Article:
President Trump and congressional leaders reached an agreement that will keep the U.S. government operating at FY17 funding levels through mid-December. The continuing resolution (CR), part of a broader legislative package that also included a three-month increase to the debt ceiling and nearly $8 billion in hurricane relief funding, was signed into law on September 8. Republicans had been pushing for a longer extension to the debt ceiling, but the agreement sets up critical votes on both the budget and the debt ceiling in December.
The Pentagon is no stranger to continuing resolutions, which have become the norm over the past decade. CRs extend funding at the previous year’s levels, meaning that programs are left with misalignments in funding levels. The Pentagon is also unable to launch new start programs. CRs typically last only a few months, but the 2017 fiscal year was more than half over by the time Congress passed a budget.
Occasionally, a CR may include funding exceptions, or “anomalies,” for certain programs that are either of critical importance, or which could be particularly harmed by the limitations of a CR. For example, a CR during the FY17 budget process contained anomalies for the Columbia-class ballistic missile submarine and the KC-46A tanker, and multiyear contracts for Apache and Black Hawk helicopters.
In August the Pentagon sent the White House lists, obtained by InsideDefense.com, of planned production increases and new start programs that would be impacted by a CR in hopes of obtaining funding exemptions. Among the list of existing programs that would be impacted in first quarter of FY18 were a $69.8 million increase for the Columbia-class ballistic missile submarine, a $68.4 million increase for the Virginia-class submarine, a $129.4 million increase for the Joint Light Tactical Vehicle (JLTV), and an $88.3 million increase for the B61 nuclear bomb. Funding for new start programs impacted in the first quarter includes $447.6 million for the Armored Multi-Purpose Vehicle (AMPV), $74.3 million for Gray Eagle modifications, $46.8 million for a Special Operations Command dry combat submersible, and $41 million for modifications to the U.S. Army’s High Mobility Artillery Rocket System (HIMARS) fire control system.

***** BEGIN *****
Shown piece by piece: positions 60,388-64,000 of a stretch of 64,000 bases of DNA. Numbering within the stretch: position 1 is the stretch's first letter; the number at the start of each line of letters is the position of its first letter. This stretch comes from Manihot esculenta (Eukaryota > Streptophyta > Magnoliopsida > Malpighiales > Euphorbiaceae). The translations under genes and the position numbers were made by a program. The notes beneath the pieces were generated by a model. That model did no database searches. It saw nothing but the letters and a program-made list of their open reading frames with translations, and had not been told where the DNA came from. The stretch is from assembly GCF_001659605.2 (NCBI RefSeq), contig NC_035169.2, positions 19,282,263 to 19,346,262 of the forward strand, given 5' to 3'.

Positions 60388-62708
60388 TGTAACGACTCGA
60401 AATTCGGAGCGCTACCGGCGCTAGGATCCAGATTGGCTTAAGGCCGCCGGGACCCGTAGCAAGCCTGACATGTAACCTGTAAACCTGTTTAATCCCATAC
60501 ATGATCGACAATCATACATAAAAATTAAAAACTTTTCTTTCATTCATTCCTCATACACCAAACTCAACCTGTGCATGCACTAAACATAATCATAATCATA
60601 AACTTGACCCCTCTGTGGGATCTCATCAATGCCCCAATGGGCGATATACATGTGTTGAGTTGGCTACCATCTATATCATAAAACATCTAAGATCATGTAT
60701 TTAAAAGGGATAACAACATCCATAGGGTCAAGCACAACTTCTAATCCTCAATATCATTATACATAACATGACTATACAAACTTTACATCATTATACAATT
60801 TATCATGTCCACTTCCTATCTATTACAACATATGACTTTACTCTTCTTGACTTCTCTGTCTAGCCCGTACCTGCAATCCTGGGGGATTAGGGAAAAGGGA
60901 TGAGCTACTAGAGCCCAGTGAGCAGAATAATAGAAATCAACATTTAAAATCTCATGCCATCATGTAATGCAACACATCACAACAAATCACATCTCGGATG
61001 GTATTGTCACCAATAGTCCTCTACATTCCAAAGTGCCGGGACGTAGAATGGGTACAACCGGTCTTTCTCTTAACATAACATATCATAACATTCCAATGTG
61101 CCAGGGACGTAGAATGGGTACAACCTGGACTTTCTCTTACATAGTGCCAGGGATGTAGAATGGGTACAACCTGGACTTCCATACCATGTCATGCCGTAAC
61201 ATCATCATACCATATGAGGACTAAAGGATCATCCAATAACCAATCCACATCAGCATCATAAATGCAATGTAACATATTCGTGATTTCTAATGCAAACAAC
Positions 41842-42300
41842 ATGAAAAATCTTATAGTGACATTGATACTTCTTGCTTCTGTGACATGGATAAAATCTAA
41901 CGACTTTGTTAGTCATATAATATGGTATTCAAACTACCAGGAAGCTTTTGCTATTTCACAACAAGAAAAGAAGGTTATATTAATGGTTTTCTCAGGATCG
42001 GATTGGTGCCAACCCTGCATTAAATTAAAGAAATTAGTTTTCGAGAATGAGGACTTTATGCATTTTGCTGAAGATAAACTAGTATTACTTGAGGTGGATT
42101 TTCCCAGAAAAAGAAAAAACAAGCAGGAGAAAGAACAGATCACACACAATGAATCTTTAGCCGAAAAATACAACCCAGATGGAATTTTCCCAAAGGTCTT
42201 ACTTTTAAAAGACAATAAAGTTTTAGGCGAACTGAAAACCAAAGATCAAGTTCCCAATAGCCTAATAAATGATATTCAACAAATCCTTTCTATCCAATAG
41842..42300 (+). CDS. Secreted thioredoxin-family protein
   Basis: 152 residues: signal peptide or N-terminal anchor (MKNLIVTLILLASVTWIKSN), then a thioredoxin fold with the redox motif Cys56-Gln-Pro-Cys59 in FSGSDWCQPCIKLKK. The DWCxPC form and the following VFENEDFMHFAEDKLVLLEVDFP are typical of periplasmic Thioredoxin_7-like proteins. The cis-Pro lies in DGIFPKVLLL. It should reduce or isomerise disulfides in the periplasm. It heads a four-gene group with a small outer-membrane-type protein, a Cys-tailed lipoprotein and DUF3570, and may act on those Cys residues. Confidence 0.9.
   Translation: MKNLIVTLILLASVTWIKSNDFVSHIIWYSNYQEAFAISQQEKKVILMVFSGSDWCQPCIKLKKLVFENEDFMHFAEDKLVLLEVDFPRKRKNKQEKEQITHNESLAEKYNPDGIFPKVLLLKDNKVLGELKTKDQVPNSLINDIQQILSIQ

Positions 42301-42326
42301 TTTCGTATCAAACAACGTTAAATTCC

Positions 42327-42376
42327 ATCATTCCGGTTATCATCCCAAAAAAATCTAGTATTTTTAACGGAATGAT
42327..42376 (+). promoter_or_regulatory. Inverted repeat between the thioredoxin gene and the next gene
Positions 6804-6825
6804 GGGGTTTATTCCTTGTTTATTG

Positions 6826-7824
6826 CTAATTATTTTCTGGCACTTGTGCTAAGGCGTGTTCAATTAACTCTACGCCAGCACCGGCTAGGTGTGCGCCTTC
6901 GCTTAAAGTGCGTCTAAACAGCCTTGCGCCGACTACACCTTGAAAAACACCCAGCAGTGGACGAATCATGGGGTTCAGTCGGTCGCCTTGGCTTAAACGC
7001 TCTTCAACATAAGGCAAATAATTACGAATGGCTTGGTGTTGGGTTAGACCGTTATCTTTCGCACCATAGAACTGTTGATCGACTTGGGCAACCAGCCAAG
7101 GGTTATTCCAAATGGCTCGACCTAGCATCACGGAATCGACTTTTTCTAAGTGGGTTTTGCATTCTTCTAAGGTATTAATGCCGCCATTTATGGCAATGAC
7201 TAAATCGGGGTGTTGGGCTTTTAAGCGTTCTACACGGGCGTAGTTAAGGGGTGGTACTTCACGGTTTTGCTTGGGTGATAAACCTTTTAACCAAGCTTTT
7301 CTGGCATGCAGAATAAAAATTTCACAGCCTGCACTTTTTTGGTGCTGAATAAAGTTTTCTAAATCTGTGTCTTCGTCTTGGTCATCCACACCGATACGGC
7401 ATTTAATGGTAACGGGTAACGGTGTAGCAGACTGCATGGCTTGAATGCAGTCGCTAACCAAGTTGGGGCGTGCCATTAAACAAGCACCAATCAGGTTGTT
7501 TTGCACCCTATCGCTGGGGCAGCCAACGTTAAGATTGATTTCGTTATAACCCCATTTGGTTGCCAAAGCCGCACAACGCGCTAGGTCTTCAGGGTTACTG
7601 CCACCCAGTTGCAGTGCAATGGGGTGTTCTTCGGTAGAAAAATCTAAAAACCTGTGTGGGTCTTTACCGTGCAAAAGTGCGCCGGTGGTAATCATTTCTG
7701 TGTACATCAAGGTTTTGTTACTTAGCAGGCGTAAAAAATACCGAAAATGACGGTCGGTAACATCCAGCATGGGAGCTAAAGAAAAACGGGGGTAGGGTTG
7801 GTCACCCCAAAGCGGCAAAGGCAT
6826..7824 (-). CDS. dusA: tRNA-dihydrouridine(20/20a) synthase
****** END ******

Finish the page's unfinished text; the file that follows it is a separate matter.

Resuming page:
There were also whispers on the Hill that lawmakers were considering anomalies for missile defense programs, in light of recent North Korean missile and nuclear tests. In the end, however, the CR adopted by Congress and signed by the president did not contain any funding exemptions for defense programs.
Despite the three-month cushion provided by the CR, Congress still faces an immense challenge of reaching a deal on the FY18 budget. The budget request was essentially a nonstarter with its defense increases being offset by steep cuts to domestic programs. The Budget Control Act’s spending limits also remain in place, limiting options for bolstering the Pentagon’s budget.
A full repeal of the spending caps will not happen, as Congress has repeatedly demonstrated its inability to reach such a deal. It is possible that lawmakers could pass a compromise agreement to provide partial relief from the BCA caps, similar to a pair of short-term agreements that provided additional funding between FY14 and FY17. The Pentagon’s Overseas Contingency Operations account, which is not subject to budget caps, will surely come into play as well. The budget process is complicated by a crowded legislative agenda that also includes issues ranging from tax reform to immigration reform.
Forecast International’s U.S. Defense Budget Forecast covers every Procurement and RDT&E line item – from the President’s Request to the final joint congressional action – with links to corresponding justification documents (PEDs), historical funding and 5-year forecasts.